Speeding up energy efficiency improvements in buildings and industry should go together with heat pumps, and the IEA notes it will save about the same amount of gas, about 2 billion cubic meters per year. A little bit of fluffy stuff, as Cambray calls insulation, and a lot of caulk can significantly reduce the size of the heat pumps and even the type of the refrigerant in the heat pump.

Action 9: Encourage a temporary thermostat reduction of 1 degree Celsius by consumers

According to the IEA: "The average temperature for buildings’ heating across the EU at present is above 22°C (71.6 Fahrenheit). Adjusting the thermostat for buildings heating would deliver immediate annual energy savings of around 10 bcm [billion cubic meters] for each degree of reduction while also bringing down energy bills."

The surprising things here are that the average temperature is so high and that a 1-degree Celsius (1.8 degrees Fahrenheit) change would save so much gas—five times as much as heat pumps or insulation—because it can happen instantly. This is the talk of energy Twitter; I even called my sister in London to see what her thermostat is set at, and she told me it was at 17 degrees Celsius (62.6 degrees Fahrenheit), but noted that homes in the United Kingdom are poorly built and often have single-glazed windows, so having the U.K. out of the European Union probably raises the average temperature significantly.

Action 10: Step up efforts to diversify and decarbonise sources of power system flexibility

This requires fixing the grid, storage, and distribution systems. The IEA notes:

"Governments therefore need to step up efforts to develop and deploy workable, sustainable and cost-effective ways to manage the flexibility needs of EU power systems. A portfolio of options will be required, including enhanced grids, energy efficiency, increased electrification and demand-side response, dispatchable low emissions generation, and various large-scale and long-term energy storage technologies alongside short-term sources of flexibility such as batteries."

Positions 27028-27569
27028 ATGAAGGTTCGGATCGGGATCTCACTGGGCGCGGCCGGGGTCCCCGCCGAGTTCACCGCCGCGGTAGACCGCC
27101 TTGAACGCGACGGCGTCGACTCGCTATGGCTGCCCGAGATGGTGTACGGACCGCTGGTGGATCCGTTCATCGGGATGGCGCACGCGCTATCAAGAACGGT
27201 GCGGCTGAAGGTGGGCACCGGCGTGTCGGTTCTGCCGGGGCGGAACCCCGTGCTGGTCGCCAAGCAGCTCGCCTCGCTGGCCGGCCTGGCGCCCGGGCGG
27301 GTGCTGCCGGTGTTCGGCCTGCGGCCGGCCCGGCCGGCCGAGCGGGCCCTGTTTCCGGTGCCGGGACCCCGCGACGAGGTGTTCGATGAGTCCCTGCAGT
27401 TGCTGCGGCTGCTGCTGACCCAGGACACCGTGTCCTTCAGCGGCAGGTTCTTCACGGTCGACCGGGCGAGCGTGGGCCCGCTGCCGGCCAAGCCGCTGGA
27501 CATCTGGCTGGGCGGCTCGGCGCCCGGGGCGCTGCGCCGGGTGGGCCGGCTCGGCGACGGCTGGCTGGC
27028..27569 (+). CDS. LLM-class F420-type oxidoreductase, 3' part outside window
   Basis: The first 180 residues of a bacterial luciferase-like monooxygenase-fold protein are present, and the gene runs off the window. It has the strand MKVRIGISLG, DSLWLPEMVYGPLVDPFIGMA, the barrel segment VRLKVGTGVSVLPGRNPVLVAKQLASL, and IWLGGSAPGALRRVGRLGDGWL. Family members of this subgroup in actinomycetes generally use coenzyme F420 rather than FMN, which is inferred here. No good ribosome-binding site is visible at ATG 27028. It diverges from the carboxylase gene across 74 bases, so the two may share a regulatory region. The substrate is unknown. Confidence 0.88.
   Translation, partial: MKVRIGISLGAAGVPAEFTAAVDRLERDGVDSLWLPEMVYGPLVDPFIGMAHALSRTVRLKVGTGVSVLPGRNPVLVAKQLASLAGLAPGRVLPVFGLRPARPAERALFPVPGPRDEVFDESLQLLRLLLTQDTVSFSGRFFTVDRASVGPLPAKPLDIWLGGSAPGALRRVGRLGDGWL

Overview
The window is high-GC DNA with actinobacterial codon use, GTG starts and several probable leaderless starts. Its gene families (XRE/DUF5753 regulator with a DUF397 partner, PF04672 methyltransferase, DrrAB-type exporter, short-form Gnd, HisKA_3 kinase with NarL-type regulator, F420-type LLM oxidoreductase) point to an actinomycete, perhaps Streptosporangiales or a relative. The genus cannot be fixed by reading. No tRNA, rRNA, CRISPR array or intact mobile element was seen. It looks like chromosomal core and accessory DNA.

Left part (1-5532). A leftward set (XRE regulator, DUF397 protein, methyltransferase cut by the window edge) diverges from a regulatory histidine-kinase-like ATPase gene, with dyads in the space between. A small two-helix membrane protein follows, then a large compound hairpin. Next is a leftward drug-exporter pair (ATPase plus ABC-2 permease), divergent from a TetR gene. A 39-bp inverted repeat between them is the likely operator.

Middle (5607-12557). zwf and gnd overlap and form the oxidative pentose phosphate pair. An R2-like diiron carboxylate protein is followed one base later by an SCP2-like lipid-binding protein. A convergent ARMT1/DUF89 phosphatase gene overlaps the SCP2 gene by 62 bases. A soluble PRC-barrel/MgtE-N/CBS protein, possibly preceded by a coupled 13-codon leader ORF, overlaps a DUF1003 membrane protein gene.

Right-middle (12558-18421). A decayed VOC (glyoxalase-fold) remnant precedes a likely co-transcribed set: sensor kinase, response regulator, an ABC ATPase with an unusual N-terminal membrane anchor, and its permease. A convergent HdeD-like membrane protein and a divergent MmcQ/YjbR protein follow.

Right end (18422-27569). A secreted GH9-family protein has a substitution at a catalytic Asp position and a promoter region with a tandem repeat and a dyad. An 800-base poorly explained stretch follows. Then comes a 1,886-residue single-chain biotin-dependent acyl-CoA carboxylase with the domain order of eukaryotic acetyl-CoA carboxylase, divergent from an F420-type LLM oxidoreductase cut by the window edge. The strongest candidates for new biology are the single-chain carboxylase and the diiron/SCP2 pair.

There's a lot to love about these proposals, most notably the head-spinning speed in which they were churned out. There are also lessons here in how the rest of the world can move fast to reduce gas and oil consumption in support of Europe and clean up our own acts. Coincidentally, it will also lower our carbon emissions.

In our recent post, Bill McKibben calls for a massive mobilization to send heat pumps to Europe—that looks more sensible by the minute. But he has been busy these days, also writing in The Guardian about how to defeat Putin and other petrostate autocrats. He is on a roll, so we will give him the last word:

"Now is the moment to remind ourselves that, in the last decade, scientists and engineers have dropped the cost of solar and windpower by an order of magnitude, to the point where it is some of the cheapest power on Earth. The best reason to deploy it immediately is to ward off the existential crisis that is climate change, and the second best is to stop the killing of nine million people annually who die from breathing in the particulates that fossil fuel combustion produces. But the third best reason – and perhaps the most plausible for rousing our leaders to action – is that it dramatically reduces the power of autocrats, dictators, and thugs."

This is why everyone, everywhere, should be looking at the IEA's 10-point plan: Its virtues are universal and deal with a lot more than just Russia.